Welcome to this week’s edition of Friday Book Round Up! We just read and reviewed a fantastic collection of macabre short stories by B. P. Smythe and I started thinking about macabre stories I have read. Some are creepy while others are downright terrifying. You be the judge. Here’s my top five:
A unique luxury edition of some of Edgar Allan Poe’s famous short stories, Tales of the Macabre takes the reader into the heart of a dozen stories, including The Fall of The House of Usher, Berenice, and The Black Cat…all beautifully illustrated by Benjamin Lacombe. Includes Charles Baudelaire’s essay on Poe’s life and works.
Howard Phillips “H. P.” Lovecraft (1890-1937) was an American author of horror, fantasy and science fiction, especially the subgenre known as weird fiction. Stephen King called Lovecraft “the twentieth century’s greatest practitioner of the classic horror tale.” Lovecraft’s readership was limited during his life, but his reputation has grown over the decades, and he is now regarded as one of the most influential horror writers of the 20th century. According to Joyce Carol Oates, Lovecraft – as with Edgar Allan Poe in the 19th century – has exerted “an incalculable influence on succeeding generations of writers of horror fiction”. This is a collection of his very best work.
A Knock at the Door: A family dog with a police background tries to warn a family in an isolated farmhouse about an ax murdering serial killer who is on the loose in their neck of the woods.
Digging for the Truth: A newly relocated physician with a gambling problem gets in over his head with the mob and resorts to a risky insurance scam to get out of debt.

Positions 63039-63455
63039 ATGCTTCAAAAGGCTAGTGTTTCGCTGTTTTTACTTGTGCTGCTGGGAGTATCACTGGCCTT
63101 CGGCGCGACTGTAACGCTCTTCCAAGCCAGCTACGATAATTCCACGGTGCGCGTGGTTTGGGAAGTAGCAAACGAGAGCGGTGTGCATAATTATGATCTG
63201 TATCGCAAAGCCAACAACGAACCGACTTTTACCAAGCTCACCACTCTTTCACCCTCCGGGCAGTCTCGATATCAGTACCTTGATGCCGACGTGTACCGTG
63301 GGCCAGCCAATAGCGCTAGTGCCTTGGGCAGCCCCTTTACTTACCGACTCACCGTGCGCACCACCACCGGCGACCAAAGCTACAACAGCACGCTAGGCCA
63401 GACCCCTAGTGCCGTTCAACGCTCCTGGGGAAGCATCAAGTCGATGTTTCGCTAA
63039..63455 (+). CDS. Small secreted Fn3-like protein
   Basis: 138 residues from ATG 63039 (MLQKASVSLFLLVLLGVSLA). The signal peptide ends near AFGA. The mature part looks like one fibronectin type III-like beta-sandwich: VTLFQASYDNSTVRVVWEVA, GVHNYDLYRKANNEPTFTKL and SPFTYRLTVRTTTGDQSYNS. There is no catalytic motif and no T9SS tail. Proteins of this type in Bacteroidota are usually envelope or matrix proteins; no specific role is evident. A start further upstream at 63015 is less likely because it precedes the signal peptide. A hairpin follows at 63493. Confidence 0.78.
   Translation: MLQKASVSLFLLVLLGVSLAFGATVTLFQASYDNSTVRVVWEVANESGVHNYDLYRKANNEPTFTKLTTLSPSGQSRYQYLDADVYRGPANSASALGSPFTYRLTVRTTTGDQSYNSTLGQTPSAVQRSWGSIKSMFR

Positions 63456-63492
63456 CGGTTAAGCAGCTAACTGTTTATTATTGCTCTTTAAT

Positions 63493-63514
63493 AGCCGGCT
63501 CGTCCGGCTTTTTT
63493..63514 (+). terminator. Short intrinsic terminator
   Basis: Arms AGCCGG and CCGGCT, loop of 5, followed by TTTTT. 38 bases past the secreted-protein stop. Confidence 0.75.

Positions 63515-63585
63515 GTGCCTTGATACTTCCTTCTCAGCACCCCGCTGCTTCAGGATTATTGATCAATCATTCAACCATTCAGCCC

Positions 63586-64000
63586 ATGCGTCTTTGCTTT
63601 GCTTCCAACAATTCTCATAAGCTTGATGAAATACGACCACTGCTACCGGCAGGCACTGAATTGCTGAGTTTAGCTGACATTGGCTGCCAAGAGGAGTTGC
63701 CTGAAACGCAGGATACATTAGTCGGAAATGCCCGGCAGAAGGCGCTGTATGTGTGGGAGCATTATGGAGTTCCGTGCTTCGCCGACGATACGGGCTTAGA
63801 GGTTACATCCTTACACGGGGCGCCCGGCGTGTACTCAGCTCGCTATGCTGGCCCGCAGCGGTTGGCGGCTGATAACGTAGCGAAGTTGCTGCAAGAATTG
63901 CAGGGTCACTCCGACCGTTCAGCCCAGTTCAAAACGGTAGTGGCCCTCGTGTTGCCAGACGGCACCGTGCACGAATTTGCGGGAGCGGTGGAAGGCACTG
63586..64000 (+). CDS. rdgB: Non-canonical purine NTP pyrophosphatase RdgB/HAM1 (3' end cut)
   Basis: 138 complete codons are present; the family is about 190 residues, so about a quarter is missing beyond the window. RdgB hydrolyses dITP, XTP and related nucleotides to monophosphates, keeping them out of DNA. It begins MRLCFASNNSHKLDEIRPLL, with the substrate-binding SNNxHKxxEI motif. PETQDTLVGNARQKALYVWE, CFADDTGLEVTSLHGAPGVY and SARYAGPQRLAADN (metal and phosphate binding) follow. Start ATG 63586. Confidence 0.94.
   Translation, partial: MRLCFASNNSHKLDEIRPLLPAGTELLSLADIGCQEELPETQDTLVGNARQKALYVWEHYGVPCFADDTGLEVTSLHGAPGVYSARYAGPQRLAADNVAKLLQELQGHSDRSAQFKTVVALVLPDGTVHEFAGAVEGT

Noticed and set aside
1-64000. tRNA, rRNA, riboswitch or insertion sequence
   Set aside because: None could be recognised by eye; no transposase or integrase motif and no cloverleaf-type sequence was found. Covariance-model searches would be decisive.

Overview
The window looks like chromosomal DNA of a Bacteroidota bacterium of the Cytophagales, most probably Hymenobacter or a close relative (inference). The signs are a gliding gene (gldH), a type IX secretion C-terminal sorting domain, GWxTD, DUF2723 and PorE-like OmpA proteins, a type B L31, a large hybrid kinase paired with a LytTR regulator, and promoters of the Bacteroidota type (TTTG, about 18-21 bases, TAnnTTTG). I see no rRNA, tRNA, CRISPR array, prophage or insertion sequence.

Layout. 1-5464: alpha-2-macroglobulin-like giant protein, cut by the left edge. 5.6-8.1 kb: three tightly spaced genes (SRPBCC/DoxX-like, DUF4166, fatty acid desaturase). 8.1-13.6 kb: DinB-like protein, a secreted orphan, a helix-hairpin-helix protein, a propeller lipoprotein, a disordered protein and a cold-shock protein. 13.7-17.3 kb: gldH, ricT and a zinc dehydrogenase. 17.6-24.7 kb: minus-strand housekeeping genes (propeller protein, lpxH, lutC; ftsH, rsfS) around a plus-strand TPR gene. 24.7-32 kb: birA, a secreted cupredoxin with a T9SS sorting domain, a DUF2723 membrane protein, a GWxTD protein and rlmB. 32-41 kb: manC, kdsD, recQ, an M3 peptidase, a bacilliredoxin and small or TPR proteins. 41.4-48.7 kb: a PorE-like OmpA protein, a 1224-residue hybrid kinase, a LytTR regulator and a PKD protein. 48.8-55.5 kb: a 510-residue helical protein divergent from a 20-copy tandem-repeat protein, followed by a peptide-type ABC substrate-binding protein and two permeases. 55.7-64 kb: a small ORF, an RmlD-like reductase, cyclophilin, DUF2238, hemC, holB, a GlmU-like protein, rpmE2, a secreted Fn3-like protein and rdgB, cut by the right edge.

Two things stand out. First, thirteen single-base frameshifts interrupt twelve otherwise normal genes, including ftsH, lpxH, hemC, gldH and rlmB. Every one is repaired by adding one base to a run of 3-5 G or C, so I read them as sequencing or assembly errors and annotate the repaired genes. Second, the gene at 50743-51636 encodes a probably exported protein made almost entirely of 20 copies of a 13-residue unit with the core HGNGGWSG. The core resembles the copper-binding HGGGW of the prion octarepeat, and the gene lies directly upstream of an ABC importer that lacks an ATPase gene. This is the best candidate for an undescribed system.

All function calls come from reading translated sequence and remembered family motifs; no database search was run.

Cold Reality: A pathologist with a drinking problem runs into unexpected findings during an autopsy on a drowning victim.
The Corpse That Talked: A forensic pathologist has an unexpected run in with an animated corpse, while alone doing a late night post mortem.
Unseen Advantage: A particularly disturbed serial killer is sought in a gruesome murder spree as a veteran psychiatrist and forensic team try to solve the case and get the right man.
Stolen Colors: A Vermeer painting stolen from a vengeful mob boss leads to trouble for the thieves as they dash through the northeast and try to cash in on the stolen property while staying alive.
Mystery Cove: An ex black ops military man tries to settle down to a peaceful life in the country but his past secrets will not let him rest.
Gray Sky of Summer: Two teenage friends visit an abandoned house for fun but run into a mysterious old man who sends them digging in a local cemetery for a surprise that will change their lives forever.
Just Dessert: A man with only a few months to live takes revenge on his perennially obnoxious sister-in-law.
Unlucky Shot: Man’s best friend helps solve a brutal murder in a most surprising way.
The Party: A terminally ill woman reflects on her life, suicide, and euthanasia during her last days.
The Wager: A bet made many years ago among friends about who would live the longest, leads to an unexpected ending for the last survivor.
The Undertaking: A group of young friends decides that breaking into a local funeral home one night would be an adventure; unfortunately for them they were right.